> embarrassment--they would try to get the ball back so that they could do
> some more showing off.  They would move forward with the ball and people
> would make nice runs.

> There was none of that from Nigeria.  The Nigerian definition of looking
> good seems to be standing still with the ball and looking disinterested,
> and occasionally giving the other team the ball.  Ah, it was a
> disgusting display.  I won't bother saying that I hope they are taught a
> lesson.  I know they will lose eventually to Italy or Germany, or even a
> lesser team.  And then they will say that they played better but
> couldn't finish or something silly like that, and go back to their
> palaces in Lagos.  Sigh!  But I'll probably still be cheering for my
> prodigal African brothers.  What can I do?!

> As for specific players in the team, Ikpeba is the man.  His talent
> isn't great--he is not natural with the ball, but self-taught.  But his
> attitude is excellent.  I like that he once said Nigeria lacks the guts
> that Cameroon have, and that he criticised his team for poor preparation
> and scolded the "mafia" clique of players in the team just one week
> before the WC.  That he still started for Nigeria in spite of such
> behaviour is a sign that the mafia is not very strong, and that there is
> hope for the team.

> The two left-sided players--Babayaro and Lawal--played very well, too,
> especially Babayaro.  Amokachi, Ikpeba, and Yekini played alright, too.
> I am still in shock over Yekini's good play in this tournament.

> Good that Uche is out.  Maybe a youngster without such a swollen head
> will do better.

> I feel better now.

> Salaam Yitbarek

[ Attached Message ]

From:
To:
Date: Sat, 20 Jun 1998 14:35:44 -0400
Local: Sat, Jun 20 1998 2:35 pm
Subject: Arrogant Nigerians
The Nigerians had me, a dedicated supporter of all African teams,
wishing Bulgaria would score in the last minute to teach them a good
lesson.  And they almost did!  There are few things more unsightly than
arrogance without substance.  The Nigerians have never got close to
winning a World Cup.  In fact, this is only their second one.  How can
such non-achievers be so arrogant?  Perhaps they are simply displaying a
common trait of upstarts--a fear that comes from lack of confidence and
inferiority complex, that is masked by an outward show of bravado.

Quote:
>From the start of the match, it was clear that Nigeria would dominate in

every aspect.  But they insisted on being nonchalant and looking as if
they did not want to be playing.  A good example of this is Okocha.  He
gave the ball away at least ten times without being rushed (the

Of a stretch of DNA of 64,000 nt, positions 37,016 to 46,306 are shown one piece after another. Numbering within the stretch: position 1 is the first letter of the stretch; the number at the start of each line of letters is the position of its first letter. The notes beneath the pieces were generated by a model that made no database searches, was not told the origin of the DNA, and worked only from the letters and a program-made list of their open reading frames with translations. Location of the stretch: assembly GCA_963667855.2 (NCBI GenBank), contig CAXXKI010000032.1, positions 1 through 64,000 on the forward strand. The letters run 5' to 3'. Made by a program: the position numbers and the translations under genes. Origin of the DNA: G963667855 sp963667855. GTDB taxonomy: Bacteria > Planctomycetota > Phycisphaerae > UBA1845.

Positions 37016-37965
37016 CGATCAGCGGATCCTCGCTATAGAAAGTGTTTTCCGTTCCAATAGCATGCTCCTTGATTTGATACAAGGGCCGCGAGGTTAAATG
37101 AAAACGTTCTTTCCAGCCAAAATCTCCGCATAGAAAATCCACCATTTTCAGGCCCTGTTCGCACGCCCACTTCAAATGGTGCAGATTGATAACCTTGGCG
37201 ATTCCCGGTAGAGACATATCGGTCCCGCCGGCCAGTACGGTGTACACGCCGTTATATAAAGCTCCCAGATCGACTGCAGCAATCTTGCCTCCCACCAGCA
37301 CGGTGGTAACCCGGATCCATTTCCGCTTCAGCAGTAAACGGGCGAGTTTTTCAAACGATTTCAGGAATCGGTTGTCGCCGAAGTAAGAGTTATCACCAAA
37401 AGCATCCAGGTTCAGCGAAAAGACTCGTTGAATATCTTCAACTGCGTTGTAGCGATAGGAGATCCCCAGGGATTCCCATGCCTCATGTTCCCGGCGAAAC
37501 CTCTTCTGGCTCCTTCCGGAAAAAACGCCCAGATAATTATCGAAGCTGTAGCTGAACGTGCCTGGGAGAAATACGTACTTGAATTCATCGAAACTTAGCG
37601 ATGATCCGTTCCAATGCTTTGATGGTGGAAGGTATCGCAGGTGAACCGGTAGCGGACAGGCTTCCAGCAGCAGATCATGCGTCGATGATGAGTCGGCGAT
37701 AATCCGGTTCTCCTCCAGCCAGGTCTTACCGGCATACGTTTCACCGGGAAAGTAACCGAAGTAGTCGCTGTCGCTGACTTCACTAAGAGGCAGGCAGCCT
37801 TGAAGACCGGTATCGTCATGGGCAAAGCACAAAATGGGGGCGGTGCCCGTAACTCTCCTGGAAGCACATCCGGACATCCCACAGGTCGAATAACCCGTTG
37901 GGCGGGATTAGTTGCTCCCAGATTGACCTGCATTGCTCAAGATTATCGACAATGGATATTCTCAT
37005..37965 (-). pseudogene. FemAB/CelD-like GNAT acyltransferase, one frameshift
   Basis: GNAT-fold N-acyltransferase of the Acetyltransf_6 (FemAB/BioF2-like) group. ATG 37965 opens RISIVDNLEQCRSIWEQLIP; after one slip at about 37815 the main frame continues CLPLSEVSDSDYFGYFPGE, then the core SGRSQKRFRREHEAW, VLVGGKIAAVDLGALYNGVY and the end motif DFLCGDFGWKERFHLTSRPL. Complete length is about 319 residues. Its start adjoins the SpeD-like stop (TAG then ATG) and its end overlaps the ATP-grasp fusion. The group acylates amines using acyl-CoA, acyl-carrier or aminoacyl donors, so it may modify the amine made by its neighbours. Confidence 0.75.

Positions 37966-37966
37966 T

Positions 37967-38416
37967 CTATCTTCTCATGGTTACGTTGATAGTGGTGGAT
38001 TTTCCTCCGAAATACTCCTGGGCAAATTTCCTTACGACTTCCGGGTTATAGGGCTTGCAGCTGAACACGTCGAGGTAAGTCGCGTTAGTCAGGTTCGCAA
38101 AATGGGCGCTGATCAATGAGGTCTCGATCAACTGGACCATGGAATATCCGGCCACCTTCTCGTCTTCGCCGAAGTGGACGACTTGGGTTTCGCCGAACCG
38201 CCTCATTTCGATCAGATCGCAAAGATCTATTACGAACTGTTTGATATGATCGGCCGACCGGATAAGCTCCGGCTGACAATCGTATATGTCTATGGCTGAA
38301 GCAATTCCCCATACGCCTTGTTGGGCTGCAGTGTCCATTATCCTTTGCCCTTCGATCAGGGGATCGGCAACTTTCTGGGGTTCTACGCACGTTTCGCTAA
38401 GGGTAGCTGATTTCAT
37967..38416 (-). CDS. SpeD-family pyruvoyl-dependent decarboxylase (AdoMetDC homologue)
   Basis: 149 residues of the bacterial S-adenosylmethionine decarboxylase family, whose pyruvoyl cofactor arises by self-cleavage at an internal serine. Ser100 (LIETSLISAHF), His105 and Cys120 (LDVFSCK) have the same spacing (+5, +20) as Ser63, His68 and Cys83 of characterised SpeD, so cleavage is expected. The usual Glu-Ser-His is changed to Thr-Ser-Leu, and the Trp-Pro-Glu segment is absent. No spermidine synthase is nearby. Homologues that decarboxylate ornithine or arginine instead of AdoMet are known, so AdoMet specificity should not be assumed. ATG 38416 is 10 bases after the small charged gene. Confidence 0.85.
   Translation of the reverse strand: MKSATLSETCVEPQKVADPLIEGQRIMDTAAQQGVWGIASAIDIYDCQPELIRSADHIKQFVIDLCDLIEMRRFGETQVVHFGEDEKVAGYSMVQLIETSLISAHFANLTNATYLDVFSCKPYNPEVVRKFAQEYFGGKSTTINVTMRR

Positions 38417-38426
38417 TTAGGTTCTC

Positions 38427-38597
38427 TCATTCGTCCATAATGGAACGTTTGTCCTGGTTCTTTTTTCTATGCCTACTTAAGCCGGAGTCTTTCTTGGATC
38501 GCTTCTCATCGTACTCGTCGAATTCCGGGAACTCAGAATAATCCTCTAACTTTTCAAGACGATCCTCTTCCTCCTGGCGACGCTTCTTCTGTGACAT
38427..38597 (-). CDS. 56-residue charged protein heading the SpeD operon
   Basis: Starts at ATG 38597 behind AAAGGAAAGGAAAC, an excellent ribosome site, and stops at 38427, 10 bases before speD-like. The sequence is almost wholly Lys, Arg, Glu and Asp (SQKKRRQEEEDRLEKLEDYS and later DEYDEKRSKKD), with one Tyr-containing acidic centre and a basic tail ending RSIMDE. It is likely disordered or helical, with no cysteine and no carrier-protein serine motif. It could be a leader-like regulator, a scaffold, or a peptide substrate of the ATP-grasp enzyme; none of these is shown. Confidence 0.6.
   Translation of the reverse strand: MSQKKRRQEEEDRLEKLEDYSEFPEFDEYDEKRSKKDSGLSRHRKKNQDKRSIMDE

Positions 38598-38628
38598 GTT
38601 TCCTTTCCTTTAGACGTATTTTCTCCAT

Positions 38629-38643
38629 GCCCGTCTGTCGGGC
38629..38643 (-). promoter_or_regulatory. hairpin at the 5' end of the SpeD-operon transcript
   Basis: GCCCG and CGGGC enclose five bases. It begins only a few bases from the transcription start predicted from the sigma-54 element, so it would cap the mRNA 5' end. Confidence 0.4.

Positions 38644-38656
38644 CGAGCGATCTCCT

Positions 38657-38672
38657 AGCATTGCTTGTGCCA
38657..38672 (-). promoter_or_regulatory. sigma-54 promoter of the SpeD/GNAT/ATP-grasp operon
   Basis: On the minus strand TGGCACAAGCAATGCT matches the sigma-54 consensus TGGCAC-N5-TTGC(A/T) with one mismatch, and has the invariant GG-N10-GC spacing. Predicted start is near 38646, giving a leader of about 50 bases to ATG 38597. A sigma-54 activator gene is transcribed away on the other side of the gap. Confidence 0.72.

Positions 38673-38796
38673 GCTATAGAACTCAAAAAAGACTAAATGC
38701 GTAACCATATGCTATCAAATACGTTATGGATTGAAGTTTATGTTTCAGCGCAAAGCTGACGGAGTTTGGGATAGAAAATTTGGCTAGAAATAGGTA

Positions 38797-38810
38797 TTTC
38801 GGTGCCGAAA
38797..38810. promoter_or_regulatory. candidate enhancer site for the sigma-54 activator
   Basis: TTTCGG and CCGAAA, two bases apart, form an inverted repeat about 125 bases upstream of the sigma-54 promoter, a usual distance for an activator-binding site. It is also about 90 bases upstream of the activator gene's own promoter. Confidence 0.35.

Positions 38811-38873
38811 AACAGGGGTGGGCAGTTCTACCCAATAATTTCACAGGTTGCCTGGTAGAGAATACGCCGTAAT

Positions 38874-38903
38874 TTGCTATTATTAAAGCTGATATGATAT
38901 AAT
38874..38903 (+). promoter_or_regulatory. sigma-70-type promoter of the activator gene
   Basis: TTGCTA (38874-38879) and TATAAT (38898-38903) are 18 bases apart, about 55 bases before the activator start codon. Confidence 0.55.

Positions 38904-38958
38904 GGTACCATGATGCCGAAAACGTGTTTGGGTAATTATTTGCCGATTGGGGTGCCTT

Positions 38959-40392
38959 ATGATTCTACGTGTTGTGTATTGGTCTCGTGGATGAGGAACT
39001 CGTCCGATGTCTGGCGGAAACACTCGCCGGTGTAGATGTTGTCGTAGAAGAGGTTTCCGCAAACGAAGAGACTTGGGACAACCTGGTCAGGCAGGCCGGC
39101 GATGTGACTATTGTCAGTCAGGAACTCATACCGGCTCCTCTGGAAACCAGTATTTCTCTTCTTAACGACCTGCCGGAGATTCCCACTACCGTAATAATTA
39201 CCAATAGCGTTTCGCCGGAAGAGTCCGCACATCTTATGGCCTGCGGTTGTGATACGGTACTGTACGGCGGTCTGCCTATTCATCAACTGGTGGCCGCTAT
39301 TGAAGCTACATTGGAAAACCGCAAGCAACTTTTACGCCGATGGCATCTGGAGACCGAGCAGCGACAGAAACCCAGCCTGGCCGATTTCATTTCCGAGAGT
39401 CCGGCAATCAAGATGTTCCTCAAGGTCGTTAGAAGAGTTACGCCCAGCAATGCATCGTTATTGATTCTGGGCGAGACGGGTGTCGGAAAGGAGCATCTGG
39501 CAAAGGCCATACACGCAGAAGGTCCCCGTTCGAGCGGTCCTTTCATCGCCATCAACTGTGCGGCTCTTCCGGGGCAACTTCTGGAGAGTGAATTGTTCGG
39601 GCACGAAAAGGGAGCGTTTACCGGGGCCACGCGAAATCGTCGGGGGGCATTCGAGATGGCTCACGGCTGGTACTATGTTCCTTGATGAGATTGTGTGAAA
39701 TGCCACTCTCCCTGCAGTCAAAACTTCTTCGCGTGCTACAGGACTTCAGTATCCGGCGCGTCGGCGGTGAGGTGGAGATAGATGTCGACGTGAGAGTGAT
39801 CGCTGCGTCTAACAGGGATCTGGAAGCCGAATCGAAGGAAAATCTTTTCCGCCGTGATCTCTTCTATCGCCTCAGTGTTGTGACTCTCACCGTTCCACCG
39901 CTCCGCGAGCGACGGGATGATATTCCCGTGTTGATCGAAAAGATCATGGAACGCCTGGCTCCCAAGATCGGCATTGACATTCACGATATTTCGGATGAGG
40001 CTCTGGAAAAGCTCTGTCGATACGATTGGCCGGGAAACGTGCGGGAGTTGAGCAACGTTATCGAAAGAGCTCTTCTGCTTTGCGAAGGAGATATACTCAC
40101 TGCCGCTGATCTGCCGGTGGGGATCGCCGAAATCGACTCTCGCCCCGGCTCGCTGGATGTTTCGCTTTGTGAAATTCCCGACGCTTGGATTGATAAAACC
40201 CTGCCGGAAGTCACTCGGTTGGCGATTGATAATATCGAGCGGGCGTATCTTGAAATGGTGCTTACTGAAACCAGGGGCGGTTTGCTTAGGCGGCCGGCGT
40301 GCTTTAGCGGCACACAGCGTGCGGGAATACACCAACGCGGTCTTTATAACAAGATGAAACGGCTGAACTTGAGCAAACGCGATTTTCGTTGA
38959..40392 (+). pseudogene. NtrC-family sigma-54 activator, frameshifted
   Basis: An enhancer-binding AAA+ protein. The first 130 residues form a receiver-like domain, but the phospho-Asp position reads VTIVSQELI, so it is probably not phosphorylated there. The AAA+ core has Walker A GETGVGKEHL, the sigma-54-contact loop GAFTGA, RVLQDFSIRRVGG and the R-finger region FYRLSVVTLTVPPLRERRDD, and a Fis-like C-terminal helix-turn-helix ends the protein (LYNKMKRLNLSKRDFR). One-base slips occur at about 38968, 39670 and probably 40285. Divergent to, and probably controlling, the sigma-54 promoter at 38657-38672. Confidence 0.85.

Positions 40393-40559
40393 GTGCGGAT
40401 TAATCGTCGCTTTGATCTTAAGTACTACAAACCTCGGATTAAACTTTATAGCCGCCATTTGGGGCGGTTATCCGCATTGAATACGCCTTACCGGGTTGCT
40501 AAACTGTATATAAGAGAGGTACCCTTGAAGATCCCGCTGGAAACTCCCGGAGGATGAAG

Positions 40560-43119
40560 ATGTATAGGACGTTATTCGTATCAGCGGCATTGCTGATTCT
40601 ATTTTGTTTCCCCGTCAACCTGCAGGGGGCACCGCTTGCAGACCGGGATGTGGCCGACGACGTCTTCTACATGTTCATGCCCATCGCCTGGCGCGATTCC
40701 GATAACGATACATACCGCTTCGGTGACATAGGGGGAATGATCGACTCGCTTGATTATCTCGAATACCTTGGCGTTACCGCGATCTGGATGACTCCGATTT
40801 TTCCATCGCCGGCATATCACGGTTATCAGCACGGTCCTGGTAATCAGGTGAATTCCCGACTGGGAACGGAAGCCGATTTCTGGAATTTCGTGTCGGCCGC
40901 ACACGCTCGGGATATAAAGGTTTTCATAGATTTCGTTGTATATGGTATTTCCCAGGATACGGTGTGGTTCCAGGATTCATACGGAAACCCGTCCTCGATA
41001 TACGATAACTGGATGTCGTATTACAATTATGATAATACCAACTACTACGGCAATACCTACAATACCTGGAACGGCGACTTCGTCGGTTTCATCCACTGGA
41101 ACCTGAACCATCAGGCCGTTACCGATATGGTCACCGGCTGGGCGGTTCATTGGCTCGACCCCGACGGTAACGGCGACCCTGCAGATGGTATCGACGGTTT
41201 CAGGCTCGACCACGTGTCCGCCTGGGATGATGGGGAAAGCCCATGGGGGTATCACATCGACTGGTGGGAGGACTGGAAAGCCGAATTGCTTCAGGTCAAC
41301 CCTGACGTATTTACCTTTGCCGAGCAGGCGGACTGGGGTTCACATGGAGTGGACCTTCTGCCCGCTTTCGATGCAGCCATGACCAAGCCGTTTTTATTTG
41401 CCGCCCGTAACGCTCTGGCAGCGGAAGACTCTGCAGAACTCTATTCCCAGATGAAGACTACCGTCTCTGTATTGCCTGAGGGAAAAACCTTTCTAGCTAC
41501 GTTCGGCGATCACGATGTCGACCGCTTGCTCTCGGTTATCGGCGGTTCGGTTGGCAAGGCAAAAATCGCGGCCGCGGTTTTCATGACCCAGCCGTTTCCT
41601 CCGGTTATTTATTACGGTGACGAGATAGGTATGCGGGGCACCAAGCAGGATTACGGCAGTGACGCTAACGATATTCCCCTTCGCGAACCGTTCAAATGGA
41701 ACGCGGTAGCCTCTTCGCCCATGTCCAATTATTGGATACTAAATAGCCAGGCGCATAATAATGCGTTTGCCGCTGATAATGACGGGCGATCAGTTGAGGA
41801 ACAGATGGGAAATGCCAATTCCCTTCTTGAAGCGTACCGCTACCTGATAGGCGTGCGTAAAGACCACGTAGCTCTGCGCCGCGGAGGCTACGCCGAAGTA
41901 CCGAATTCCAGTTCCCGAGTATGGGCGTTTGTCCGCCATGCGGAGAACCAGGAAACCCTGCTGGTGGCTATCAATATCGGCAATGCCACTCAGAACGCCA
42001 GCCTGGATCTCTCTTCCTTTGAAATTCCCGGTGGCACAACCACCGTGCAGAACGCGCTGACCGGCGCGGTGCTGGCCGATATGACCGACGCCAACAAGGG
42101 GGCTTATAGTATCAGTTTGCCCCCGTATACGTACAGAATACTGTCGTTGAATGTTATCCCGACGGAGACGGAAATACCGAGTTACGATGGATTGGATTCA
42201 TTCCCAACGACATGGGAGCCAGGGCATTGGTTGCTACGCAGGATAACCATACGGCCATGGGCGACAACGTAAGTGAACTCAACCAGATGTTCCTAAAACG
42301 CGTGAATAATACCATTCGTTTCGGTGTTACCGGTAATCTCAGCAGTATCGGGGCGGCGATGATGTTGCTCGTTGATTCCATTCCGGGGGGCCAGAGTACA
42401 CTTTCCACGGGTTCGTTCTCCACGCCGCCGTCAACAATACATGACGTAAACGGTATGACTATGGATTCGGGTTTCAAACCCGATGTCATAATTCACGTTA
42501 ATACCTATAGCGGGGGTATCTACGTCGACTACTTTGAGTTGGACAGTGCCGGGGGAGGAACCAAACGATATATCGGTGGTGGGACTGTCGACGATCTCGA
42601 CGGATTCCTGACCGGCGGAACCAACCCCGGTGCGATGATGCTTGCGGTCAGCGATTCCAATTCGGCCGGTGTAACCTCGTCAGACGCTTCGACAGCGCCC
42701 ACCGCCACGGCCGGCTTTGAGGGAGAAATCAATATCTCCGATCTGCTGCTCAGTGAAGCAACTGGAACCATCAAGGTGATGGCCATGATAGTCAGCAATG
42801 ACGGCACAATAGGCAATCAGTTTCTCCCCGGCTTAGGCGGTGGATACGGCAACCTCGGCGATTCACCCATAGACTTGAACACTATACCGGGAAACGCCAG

Nigerians were given plenty of time on the ball).  And he still kept
trying some untidy tricks that were never going to work.  It's okay to
try a trick or two, even if you're being, IMHO, but if it doesn't work,
your opponent has shown you up, and you should not try it again.  If you
do, it better work.  What was that one Okocha messed up, only to have a
swing at the deflected ball?  A real classy player would be embarrassed
at having tried something and having it look so ugly, and then
compounding the embarrassment by shooting an ugly shot wide of the
goal.  But not Okocha--he just kept on trying to dribble past people.

And how about Kanu and Finidi, two players that I had awarded the
honorary title of non-Nigerian because of their intelligent and
beautiful play for Ajax.  They got into the act, too.  Kanu beats a man
easily on the wing, as is his habit, and then he stupidly tries to beat
another when it was just not on.  The way the defender was positioned,
Maradona wouldn't have tried to do that.  And Finidi looked like he was
in a trance in the second half.  Next to Okocha, he was the second
biggest black hole in the Nigerian team.

Mind you, I'm all for tricks and relaxed and beautiful football.  Brazil
'82 are one of my favourite teams of all time.  But when they got ahead
and wanted to show off, they did it properly, that is, with some
intelligence.  They would play one-touch and try to score beautiful
goals with a series of one-touch moves, and a midfielder running in at
the end for the final touch.  When they tried to dribble by people and
were stopped, they wouldn't just stand their and soak up their
embarrassment--they would try to get the ball back so that they could do
some more showing off.  They would move forward with the ball and people
would make nice runs.